I have seen the same idea executed as two different businesses because of the passion of the founders for a particular market.

I came across many strategists during my early startup days; most were consultants.

If you look closer, you'll find most of these consultants have certain type of business and business models that they deep down believe, maybe because it worked for some other client or because of their background.

For example, when we came up with Coola technology to make information mobile. Since the founders came from a software background, we first thought of web businesses as our customers and the optimum deployment as a hosted solution. My partner had extensive experience in databases and financial systems, so he built a server to integrate with variety of corporate servers.

We came across a VC who had experience in email market. He was ready to invest in us if we changed our business model to make our technology over email.

Over the years I have come to appreciate the way of coming up with business models for new idea that marries strategy with execution.

Steps to Find your Business Model:

1. Ask yourself "what is my fixed and what is my variable" in my business. This will help to understand what is the core part of your business that you want to build as your core IP and competitive advantage in the long run.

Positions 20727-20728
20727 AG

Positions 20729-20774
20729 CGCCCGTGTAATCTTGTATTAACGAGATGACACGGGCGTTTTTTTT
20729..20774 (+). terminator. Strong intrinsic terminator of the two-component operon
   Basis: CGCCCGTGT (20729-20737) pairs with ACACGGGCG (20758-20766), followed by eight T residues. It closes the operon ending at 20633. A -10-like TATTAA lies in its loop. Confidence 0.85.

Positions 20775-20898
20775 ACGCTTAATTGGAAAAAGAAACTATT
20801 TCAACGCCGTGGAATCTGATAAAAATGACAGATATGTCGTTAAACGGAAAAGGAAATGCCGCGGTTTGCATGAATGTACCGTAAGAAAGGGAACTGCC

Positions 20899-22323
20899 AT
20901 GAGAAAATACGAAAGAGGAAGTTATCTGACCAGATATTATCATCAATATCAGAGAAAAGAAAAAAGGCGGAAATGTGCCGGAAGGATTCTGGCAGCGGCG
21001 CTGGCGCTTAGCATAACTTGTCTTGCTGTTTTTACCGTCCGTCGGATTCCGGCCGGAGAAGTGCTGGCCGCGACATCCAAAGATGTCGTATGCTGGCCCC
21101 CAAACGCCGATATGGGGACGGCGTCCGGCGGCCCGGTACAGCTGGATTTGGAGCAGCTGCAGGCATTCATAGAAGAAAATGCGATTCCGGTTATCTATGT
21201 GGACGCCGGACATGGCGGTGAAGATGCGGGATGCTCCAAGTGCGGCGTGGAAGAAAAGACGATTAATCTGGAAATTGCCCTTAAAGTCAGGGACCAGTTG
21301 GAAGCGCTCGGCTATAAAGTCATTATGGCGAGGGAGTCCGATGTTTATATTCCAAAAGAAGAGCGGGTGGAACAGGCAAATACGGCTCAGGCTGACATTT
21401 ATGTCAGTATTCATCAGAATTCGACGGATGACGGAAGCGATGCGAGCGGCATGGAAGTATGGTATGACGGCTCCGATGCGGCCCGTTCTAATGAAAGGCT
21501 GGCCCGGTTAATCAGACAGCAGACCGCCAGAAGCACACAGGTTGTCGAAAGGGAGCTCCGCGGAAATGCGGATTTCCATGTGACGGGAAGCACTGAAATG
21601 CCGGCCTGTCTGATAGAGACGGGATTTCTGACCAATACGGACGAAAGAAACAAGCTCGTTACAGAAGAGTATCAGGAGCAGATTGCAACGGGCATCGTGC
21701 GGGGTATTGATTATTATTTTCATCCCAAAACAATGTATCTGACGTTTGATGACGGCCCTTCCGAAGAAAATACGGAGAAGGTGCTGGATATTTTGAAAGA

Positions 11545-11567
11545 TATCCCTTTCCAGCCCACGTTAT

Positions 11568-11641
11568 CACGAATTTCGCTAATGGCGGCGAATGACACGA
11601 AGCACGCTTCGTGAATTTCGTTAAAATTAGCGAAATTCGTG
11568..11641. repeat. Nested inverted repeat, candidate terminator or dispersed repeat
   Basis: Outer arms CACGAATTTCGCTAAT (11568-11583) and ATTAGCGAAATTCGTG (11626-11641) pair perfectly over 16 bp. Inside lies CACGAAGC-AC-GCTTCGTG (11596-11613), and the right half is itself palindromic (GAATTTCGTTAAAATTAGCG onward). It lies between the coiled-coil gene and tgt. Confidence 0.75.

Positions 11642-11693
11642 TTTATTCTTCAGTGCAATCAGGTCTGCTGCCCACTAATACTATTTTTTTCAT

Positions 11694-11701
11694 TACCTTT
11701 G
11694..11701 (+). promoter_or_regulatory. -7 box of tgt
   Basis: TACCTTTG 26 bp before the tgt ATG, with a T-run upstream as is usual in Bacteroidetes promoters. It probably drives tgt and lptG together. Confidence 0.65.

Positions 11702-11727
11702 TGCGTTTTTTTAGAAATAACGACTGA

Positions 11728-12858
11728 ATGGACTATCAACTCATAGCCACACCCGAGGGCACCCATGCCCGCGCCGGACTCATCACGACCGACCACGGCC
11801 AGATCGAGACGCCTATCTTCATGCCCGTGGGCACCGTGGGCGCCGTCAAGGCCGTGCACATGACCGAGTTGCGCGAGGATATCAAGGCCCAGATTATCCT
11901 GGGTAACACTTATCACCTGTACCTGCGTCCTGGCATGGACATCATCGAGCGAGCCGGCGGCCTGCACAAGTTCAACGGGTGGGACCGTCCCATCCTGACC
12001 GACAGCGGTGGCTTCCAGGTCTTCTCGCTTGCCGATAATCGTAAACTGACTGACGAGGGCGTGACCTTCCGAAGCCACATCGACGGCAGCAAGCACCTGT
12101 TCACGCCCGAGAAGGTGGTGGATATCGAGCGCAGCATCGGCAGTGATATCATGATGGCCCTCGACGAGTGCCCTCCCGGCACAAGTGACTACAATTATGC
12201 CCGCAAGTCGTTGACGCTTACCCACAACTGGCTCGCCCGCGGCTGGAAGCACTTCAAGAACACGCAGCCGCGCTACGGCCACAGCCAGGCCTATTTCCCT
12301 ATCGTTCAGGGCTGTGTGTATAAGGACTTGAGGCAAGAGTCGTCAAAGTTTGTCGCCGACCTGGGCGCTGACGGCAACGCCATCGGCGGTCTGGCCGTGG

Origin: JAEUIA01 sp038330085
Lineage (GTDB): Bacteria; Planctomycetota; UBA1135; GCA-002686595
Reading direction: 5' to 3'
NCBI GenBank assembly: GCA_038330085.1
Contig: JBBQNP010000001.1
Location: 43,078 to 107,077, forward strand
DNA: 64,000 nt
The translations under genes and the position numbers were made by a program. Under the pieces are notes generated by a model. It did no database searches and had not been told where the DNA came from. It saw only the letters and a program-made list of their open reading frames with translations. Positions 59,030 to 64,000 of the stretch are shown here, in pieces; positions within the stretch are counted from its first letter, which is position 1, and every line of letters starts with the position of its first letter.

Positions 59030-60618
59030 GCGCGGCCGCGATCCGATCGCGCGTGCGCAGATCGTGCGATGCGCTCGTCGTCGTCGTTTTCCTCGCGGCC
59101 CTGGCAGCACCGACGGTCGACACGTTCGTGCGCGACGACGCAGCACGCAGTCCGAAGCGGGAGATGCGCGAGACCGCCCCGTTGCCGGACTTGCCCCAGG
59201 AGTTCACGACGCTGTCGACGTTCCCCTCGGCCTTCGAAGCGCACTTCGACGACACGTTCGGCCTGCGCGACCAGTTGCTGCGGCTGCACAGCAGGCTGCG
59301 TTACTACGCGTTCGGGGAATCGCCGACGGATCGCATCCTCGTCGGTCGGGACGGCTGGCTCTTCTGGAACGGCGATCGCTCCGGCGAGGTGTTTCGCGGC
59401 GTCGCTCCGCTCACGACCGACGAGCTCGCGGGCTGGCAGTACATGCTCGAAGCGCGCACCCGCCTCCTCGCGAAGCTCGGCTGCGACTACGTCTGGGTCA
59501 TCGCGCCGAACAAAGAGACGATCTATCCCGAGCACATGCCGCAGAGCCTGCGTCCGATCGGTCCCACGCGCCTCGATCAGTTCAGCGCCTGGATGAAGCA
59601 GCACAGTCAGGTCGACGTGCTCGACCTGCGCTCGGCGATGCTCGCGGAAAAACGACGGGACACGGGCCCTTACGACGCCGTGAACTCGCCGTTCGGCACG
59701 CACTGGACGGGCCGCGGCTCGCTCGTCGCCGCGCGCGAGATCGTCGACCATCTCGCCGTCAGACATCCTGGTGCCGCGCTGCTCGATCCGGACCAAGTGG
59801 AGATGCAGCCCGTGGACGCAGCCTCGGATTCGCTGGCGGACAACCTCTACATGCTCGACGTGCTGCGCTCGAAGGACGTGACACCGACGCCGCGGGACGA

For example, if we look at a photo site like, is their fixed the technology for sharing, operations of printing quality pictures, or the community they built with loyalty to come back as repeat customers.

If they decide the community is their fixed, that will help decide to be a destination site, focus on user acquisitions, and help plan activities around building loyalty to such a community. If on the other hand they decide their technology and fulfillment is their fixed, they'd work on their site design to lock in visitors and can go about signing partnerships with the portals to do co-branded deals to bring in customers.